Michiko stared after her for a moment, wondering what she meant; then she remembered and sighed to herself. Her brother Hachiro, his wife Lani, and their large family were supposed to arrive today and would be staying till the end of the month. She wasn't sure if this was Hachiro's decision, or something Lani had pushed him into; but she did feel it was a good thing they were here. Hachiro had spent far too much time away from the family, and it was past time he reconnected. She pushed herself to her feet, grabbed the basket handle and brushed off her knees and shins before returning to the house via the back door.

She was busy washing the carrots and other vegetables in the sink when one member of the noisy mob migrated from the front entry to the kitchen. "Michiko, there you are," exclaimed Lani Tokita, hugging her from behind without waiting even long enough for the laughing queen to dry her hands. "Gosh, it's great to see you again. It's been too long."

"Much too long," Michiko agreed, snagging a towel and wiping her hands with it. "Hi there, Lani, are you surviving the summer?"

"So far so good," Lani quipped with a wink. "Actually, you'd be surprised—the boys keep each other pretty busy, and I really have to worry only about Tyler and Olivia. Griffen turns four soon, so he's decided he's graduated to hanging out with his older brothers now." They both laughed. "You're looking good."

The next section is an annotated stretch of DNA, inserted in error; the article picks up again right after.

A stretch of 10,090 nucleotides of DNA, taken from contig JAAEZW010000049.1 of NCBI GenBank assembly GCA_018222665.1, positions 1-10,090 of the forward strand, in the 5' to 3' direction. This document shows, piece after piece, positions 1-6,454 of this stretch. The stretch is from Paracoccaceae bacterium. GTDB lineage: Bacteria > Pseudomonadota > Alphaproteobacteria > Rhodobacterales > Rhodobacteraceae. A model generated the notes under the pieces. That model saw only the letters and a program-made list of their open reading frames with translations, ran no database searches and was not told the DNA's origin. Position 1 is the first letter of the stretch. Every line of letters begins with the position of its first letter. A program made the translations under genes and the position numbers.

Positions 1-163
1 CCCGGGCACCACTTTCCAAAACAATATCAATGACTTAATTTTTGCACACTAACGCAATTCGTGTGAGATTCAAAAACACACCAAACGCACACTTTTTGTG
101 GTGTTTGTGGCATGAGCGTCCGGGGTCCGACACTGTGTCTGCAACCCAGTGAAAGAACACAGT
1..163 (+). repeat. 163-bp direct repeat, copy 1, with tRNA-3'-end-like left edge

"I've had a good summer," Michiko said with a smile. "It's done me a lot of good to be here at home. In some ways I don't want to go back to Arcolos, in other ways I can't wait to head out. I miss Errico and the kids, and anyway, I want to be there to see Paolono finally get married to Lindalia."

"Whoa…the heir to the throne's tying the knot? I didn't hear about this," Lani exclaimed with quickening interest.

"It's not common knowledge yet," Michiko said. "Errico told me just this morning—he says Paolono proposed a couple of days ago and came to him yesterday to get formal permission. Which was just a matter of outdated protocol, since almost the whole world knows Errico's dying to get his sons married off. The wedding's been set for next spring."

"Wow," murmured Lani, looking wistful. "Just once I'd love to see a royal wedding in person. I remember watching Charles and Diana get married on TV when I was a kid."

"Then we'll be sure to invite you," Michiko offered. "Let Hachiro deal with the boys and Olivia by himself for a while, and he'll see what you go through every day."

Lani released a bark of laughter. "Oh, that'd be suicidal. I'd probably come back and find the house burned down." They both laughed again. "But let's put it this way, I'm not turning it down outright. So…why don't you come out and say hi to the gang."

Michiko followed her out to the entry, where her five boisterous young nephews and excited little niece were being introduced to a thoroughly delighted Miyoshi; Lani's sons from her first marriage, Aaron and Ephraim, stood slightly apart, watching. Aaron, always an easygoing boy, was smiling a little, but Ephraim wore his characteristic scowl and had his hands shoved deep into the pockets of his baggy, knee-length jean shorts.